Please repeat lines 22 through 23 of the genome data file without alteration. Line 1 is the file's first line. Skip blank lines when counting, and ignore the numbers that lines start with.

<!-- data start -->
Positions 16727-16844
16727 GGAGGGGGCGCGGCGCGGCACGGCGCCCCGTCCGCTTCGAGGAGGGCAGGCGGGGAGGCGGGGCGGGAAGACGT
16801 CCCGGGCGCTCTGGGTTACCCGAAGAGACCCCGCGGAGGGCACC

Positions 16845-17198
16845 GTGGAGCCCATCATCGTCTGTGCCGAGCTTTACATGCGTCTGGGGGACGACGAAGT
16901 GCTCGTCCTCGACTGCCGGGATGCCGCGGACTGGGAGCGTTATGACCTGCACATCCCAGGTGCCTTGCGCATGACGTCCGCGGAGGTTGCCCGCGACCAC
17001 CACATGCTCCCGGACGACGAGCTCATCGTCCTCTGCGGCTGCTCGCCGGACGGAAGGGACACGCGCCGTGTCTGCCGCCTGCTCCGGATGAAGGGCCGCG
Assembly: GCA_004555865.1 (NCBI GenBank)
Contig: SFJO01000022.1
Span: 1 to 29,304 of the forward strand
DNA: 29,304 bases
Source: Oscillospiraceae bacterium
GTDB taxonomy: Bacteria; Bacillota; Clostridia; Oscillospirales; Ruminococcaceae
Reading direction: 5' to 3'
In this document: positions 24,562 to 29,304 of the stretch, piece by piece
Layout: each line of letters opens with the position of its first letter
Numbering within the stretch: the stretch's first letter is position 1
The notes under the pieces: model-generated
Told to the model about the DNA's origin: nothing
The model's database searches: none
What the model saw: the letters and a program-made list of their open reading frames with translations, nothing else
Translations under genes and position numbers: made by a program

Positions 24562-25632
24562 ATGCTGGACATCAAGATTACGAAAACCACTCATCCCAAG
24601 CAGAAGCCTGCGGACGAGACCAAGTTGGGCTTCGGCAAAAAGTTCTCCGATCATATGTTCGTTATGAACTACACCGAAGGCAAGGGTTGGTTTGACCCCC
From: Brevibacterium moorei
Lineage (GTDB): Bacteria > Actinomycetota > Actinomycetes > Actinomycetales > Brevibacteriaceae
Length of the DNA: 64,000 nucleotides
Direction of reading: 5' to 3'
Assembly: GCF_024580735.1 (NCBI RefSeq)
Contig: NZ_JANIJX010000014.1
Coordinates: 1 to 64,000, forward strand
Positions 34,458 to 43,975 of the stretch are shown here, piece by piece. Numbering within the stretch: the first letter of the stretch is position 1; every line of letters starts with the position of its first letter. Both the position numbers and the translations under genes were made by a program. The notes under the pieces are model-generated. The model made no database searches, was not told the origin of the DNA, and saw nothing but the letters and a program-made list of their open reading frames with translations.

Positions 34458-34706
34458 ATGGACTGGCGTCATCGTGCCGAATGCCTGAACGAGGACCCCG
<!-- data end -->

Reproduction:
Translations under genes and position numbers: made by a program

Positions 24562-25632